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Photo: Chip Somodevilla/Getty Images

The Trump administration will publish a new regulation on Wednesday designed to crack down on a notoriously fraud-ridden immigrant visa program for wealthy foreign investors — despite President Trump raising last-minute doubts, according to 3 senior administration officials.

Behind the scenes: Acting U.S. Citizenship and Immigration Services director Ken Cuccinelli played an important role in ultimately persuading Trump to let the regulation go through, according to 2 sources familiar with the situation. People briefed on their conversations said Trump had stalled the regulation after people raised concerns to him that the regulation would curtail foreign investment in the United States.

  • Those in Congress and the administration who worked to get the regulation through had told us they felt blindsided by the delay. "I’m irritated that it was pulled back at the last minute," Sen. Chuck Grassley (R-Iowa) told Axios last week. The White House was especially alert to Grassley's concerns, a senior administration official said.

How it works: Before the new regulation, foreigners who invested $1 million in any U.S. commercial enterprise or $500,000 in an enterprise based in certain rural or high-unemployment areas were eligible for a green card through the EB-5 system.

  • The program has become popular in recent years, especially for wealthy Chinese nationals. There is currently a 5-year backlog for Chinese, Indian and Vietnamese people hoping to get a green card through the program, Sarah Pierce, a policy analyst at the Migration Policy Institute, told Axios.
  • The visa has also been the source of numerous lawsuits, fraud and investment scams. Both Democrats and Republican members of Congress have harshly criticized it.

The big picture: The new regulation, which originated during the Obama administration, raises the amount of money required to qualify for the visa — the first increase since the program started in 1990. The minimum investment is now $900,000, up from $500,000. It also more clearly defines the areas in the U.S. that count as "targeted employment areas," locations the program was initially intended to help, according to Pierce.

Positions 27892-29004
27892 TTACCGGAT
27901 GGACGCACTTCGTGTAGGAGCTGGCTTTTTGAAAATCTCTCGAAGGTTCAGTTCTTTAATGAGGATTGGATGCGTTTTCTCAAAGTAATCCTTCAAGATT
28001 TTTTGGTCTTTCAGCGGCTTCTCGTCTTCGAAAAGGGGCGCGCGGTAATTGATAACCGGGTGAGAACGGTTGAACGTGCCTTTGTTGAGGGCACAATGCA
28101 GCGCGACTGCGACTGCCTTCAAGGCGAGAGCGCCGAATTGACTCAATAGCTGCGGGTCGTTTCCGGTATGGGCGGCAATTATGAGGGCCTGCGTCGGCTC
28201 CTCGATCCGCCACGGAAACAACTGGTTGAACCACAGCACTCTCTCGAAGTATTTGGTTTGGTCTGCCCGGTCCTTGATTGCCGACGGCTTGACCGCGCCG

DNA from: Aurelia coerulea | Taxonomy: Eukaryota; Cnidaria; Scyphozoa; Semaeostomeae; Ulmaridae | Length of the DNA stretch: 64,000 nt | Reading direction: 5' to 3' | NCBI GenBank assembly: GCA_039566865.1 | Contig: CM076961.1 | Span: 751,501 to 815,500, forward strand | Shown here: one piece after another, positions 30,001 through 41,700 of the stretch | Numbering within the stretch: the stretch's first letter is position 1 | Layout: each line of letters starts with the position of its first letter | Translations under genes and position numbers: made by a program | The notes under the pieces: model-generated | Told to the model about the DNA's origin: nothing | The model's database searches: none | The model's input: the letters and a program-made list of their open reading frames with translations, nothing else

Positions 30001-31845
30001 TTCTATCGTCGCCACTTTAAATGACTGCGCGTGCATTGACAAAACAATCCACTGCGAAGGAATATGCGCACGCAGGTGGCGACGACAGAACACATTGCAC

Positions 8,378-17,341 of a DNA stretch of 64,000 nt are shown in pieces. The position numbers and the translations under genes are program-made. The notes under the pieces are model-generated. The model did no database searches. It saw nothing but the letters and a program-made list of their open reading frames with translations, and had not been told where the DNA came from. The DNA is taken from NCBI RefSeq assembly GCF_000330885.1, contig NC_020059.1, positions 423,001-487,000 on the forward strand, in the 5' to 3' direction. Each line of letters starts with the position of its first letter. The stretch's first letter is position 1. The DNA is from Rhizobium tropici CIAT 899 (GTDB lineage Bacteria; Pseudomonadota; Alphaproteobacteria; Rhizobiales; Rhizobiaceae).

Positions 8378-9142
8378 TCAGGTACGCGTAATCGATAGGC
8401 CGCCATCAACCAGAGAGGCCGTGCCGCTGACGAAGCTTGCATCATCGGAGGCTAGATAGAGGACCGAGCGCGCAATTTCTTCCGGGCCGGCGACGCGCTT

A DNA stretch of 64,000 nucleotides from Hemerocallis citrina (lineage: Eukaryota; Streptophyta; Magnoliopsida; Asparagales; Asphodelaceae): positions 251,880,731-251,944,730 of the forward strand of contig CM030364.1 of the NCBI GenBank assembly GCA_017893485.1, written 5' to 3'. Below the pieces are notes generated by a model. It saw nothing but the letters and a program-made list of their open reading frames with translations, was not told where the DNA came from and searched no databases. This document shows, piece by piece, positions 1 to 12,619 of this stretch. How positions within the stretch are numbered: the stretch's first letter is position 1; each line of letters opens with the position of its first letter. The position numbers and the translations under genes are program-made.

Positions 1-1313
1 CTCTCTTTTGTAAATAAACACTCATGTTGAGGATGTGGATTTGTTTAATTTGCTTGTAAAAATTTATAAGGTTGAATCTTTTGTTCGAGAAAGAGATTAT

• It cleared the Office of Management and Budget earlier this month. Cuccinelli tweeted about it. Acting DHS Secretary Kevin McAleenan even signed the regulation weeks ago, Grassley said.

Between the lines: Grassley had told Axios that "big money" and powerful people, including the Chamber of Commerce, have opposed efforts to reform the system in the past.

  • The Securities and Exchange Commission launched an investigation last year into the Kushner family's real estate company for its use of the EB-5 program. Sen. Dianne Feinstein (D-Calif.) has called for the visa to be eliminated to avoid conflicts of interests, Roll Call reported.
  • A senior administration official said Jared Kushner has had no involvement whatsoever in any stage of the development or consideration of the EB-5 regulation.

Go deeper

Mike Allen, author of AM
2 hours ago - Politics & Policy

GOP senator calls for senility test for aging leaders

Photo: "Axios on HBO"

Sen. Bill Cassidy (R-La.), a physician, told me during an "Axios on HBO" interview that he favors cognition tests for aging leaders of all three branches of government.

Why it matters: Wisdom comes with age. But science also shows that we lose something. And much of the world is now run by old people — including President Biden, 78 ... Speaker Pelosi, 81 ...  Senate Majority Leader Chuck Schumer, 70 ... and Senate Minority Leader Mitch McConnell, 79.

Ina Fried, author of Login
2 hours ago - Technology

Intel CEO blames predecessors for manufacturing woes

Axios on HBO

When it comes to Intel's recent manufacturing problems, Intel CEO Pat Gelsinger places the blame squarely on his predecessors — many of whom he notes were not engineers deeply steeped in chip technology, as he is.

Why it matters: Gelsinger has announced a broad plan to reinvigorate Intel by doubling down on manufacturing. However, the strategy depends on the venerable semiconductor giant recovering from recent stumbles.

Marketing to Generation Alpha

Illustration: Rae Cook/Axios

Marketers are pouring money into figuring out the tastes and habits of Generation Alpha — kids born from 2010 through 2024 — who are unprecedented in the extent they're growing up online.

Why it matters: They're weaned on TikTok, Amazon and in-app purchases. They're learning from their millennial parents to hold brands accountable for causes like social justice and sustainability. And no prior age cohort will be as large in size or marketing power.